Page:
Cleveland Heights playwright Sarah Morton is a tough cookie. She writes with great delicacy and perspicacity, and there's usually not an ounce of vein-clogging schmaltz in her output. But, when given the assignment by Dobama Theatre to write about Cleveland's foreclosure crisis, she uses none of the diversionary tactics that have helpfully served authors who have historically undertaken similar tasks.p>Even Hamlet has moments of levity, and Samuel Beckett tempers the existential angst of Waiting for Godot with vaudevillian buffoonery. There's nary a Greek tragedy without a healing dose of catharsis. In the midst of the Great Depression, the Federal Theatre Project gave audiences something to cheer in works of nourishing moral outrage where the impassioned proletariat bellowed "Strike!" at capitalist fat cats.
In contrast, Morton in Dream/Home so sticks to her focus of a deteriorating neighborhood that audiences might be led to believe they have just witnessed a documentary about one of Stalin's gulags. If it weren't such a well-wrought production — perhaps if it had some of the diverting faux pas of inept theatre — it would be less painful. Or if it weren't happening to our friends and reported every day on the evening news, it wouldn't be so hard to digest onstage. Its creator's mantra is frankness, honesty and sincerity, without a single comforting cliché. Undoubtedly, a decade from now this is the kind of play we'll look to for historical clarification.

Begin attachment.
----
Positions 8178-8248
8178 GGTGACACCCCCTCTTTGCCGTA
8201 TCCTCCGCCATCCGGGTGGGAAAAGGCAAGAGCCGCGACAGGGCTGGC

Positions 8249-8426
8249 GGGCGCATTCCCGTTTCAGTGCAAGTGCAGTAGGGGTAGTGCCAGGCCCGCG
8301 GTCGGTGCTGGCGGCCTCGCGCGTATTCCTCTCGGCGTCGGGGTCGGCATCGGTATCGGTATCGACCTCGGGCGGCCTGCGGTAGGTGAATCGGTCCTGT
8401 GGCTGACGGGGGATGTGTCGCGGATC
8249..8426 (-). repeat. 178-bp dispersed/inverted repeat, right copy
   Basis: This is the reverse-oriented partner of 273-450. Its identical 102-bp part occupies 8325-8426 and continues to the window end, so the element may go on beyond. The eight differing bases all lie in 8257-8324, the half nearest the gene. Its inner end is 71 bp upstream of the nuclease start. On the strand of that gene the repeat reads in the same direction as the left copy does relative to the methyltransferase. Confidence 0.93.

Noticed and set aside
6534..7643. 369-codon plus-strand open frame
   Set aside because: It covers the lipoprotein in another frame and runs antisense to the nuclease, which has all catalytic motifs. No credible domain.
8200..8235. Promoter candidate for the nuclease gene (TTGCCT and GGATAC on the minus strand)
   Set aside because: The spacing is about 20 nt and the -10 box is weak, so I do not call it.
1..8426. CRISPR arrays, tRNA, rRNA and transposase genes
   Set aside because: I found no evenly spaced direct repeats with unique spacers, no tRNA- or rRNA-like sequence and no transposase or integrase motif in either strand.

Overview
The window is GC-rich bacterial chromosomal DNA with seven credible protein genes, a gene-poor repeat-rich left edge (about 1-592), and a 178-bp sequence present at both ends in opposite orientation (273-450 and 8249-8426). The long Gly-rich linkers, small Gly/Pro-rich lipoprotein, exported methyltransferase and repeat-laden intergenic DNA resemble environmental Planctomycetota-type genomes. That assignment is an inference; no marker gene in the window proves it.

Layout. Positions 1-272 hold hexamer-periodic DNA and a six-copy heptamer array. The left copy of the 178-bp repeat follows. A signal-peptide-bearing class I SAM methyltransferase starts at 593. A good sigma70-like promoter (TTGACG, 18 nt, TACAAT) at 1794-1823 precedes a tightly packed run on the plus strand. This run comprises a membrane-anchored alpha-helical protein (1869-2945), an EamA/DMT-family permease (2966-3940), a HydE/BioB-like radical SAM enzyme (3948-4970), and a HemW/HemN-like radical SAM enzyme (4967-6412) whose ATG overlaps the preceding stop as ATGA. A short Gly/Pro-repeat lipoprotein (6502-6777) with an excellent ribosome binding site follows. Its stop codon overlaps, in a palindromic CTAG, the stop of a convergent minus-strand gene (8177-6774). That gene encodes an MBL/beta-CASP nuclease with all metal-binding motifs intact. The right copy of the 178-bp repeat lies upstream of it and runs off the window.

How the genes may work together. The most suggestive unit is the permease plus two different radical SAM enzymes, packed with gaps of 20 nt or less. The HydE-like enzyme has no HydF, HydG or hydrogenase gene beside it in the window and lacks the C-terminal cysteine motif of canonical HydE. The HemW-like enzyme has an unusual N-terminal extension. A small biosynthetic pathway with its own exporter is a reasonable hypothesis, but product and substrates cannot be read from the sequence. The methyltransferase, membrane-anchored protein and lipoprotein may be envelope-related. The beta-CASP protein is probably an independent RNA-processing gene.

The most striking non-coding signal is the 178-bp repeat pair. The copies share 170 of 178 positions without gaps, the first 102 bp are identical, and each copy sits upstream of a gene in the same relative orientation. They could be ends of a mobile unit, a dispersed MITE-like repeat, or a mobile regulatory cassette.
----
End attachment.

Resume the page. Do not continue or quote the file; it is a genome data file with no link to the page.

The playwright has dexterously tied together a series of nine monologues to fashion a macramé coffin in which to bury Cleveland. In an excruciating 80 minutes, Morton intelligently chronicles how people can lose control of their security, lives and destinies. Covering a wide array of perspectives, we have a weak banker, an oily loan officer, a dispossessed widow and a high-school girl pathetically trying to cling to her job at Cinnabon. Even though the monologues capture exquisitely the nuances in how people talk, the lack of interaction quickly becomes tiresome. While superb at showing the small failings that undermine a society, the cumulative effect is more like role-playing to fuel after-show discussion groups.
The most striking and lingering aspect of the evening is Todd Krispinsky's brilliant stage design. A series of doors seemingly mid-explosion, the set not only validates, but makes the production's most telling statement. Of the more-than-able nine-member cast, veteran Cathy Albers is the only performer not intimidated by the "seriousness" of the material, using a series of Actors Studio tics and rants worthy of Geraldine Page to juice up the material. As the loan officer, Fabio Polanco can do slimy with the best of them. Given the most human embodiment of this ongoing tragedy, Alexis Generette Ford's high-school student fights for her job with the earnest belief of a law student campaigning for a plum position with a big law firm. Sonya Robbins directs with an uninspired, routine confidence that keeps the evening afloat without illuminating its substance.
My admiration for Sarah Morton's talent remains unshaken, but she seems to be still searching for the specific expression that would fully realize its potential.